And I think that always means there’s an equal thing happening in the other direction, which is small filmmakers, small comedians, people who like have a very specific alt, kind of taste even, they’re gonna get really small. And we’ll have all these streaming services that allow content to be made for only a smaller number of people. Does that make sense?

Yes, yes. What are some of those small groups? What niches will develop?
I’d say the funniest movie I’ve seen in the last couple of years was Bad Trip. The Eric Andre movie on Netflix. I really like Eric Andre, a lot of people find him, I don’t know, abrasive or something. He’s like, kind of a prankster and it’s very sort of stoner comedy. But it’s like a niche. It’s a niche market of people who like absurdist surrealism that is somewhat mean-spirited.

But like, I work at Netflix. So I actually can see the numbers of how many people are watching any given thing. I know that there are a lot of comedies that I think are great, that don’t get seen by a lot of people or even comedies that critics think are great, or like Twitter thinks are great. But actually, if you look at the numbers overall, not that many people are watching.

So I think already there’s a little bit of this happening, where there are these niche comedies on Netflix that are getting a lot of love from target demographics and we’re just waiting for one of those kinds of things to turn into the next Squid Game.

So Arun, who are we going to make fun of man? So like, Wedding Crashers has a lot of like gay jokes. I feel like that’s canceled. And thank god, I’m the first in line to say so!
I’m gonna push back a little bit.

Okay, great.
I think the gay jokes aren’t out. It’s just that only gay people can tell them now. I think the era we’re in right now is that we don’t like it when people are punching down. Right, when it feels like a majority group is making fun of a minority group. Suppressed group. I think that’s the good thing, right, but sometimes it gets taken a little too far. And I think that can hurt some comedic instincts.

But I think that’s just the challenge of comedy is like, navigating that and still finding a way to be funny without doing that punching down. You know, what are we gonna make fun of? We’re gonna make fun of ourselves. We’re gonna make fun of each other, we’re gonna make fun of the world, we’re gonna make fun of the society that we’re all in, in a way that’s like, true to our perspective of the person who’s telling the joke.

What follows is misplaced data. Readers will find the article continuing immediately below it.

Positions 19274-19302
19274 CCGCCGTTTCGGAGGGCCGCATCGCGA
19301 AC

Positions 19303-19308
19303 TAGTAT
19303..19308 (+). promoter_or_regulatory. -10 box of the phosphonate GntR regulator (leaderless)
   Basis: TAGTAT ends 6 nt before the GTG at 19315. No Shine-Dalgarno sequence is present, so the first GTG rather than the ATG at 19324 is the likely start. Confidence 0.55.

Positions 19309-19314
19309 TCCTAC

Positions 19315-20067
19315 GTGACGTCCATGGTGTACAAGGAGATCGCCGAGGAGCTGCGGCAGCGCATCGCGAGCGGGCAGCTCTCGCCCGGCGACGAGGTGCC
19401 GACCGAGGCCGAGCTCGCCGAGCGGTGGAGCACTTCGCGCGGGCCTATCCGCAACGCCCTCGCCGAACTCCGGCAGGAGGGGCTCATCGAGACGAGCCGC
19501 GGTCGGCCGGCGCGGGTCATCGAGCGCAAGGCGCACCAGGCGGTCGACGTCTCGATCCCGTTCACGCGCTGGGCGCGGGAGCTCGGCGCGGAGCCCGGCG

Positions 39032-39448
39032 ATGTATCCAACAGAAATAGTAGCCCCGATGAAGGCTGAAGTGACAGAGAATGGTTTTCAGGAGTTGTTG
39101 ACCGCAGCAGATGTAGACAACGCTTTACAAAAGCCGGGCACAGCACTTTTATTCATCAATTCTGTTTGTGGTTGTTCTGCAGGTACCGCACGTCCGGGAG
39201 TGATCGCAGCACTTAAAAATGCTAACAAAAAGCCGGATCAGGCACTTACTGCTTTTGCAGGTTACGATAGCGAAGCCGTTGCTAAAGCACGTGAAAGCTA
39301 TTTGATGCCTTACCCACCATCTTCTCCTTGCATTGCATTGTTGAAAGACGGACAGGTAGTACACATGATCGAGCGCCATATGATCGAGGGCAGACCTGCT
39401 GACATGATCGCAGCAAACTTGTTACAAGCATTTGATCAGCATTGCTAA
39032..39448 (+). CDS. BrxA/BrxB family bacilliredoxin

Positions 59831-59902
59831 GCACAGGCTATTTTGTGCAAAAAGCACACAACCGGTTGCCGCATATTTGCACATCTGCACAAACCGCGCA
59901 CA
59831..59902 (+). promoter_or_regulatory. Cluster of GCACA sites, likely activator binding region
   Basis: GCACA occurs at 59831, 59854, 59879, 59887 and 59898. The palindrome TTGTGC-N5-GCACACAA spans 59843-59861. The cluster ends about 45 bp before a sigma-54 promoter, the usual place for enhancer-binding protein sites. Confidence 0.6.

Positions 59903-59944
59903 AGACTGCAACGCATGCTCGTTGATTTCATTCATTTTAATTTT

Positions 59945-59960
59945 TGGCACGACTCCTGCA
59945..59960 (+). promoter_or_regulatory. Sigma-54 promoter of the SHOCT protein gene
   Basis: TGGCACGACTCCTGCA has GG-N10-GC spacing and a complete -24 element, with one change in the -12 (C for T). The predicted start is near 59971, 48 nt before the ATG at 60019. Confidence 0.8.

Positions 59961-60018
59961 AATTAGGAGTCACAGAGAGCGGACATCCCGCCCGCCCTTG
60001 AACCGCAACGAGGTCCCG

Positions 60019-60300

We can’t be telling jokes about an experience that we don’t truly understand. But I think there’s plenty that we do truly understand that we can make jokes about. I think we’re just getting a better sense of what things we didn’t understand as well as what we thought we did.

I love that totally with you. Our last interview was with a New York actor named Andrew Duff, and he’s autistic, and we had a compelling conversation about whether non-autistic people should play autistic people? And who should have the ability to do that? And should I can autistic people play non-autistic people? And I wonder if it pertains to comedy, where it’s kind of like, if you’re gonna make fun of a group, you got to be in the group?
Yes. I think you can get away with it, if you are not part of that group at all, but can prove that you’re very much connected to that group, in a way that feels real. That you’re coming at the joke from this real place that the people who are in the group are with you.

This is a person that’s coming to mind. Neal Brennan, the comedian who was a Dave Chappelle writing partner, he’s a white guy, but he and Chappelle are the masterminds behind Chappelle Show. And a lot of Brennan’s new comedy, he talks about how a lot of his friends are Black. He ends up making some jokes that are outside of his personal frame of reference, but the way that he talks about these things—granted, I’m not Black, I’m not the official judge on whether this is working or not—but it seems to me that he is coming from a place of being close enough to this community that he can make some jokes about it.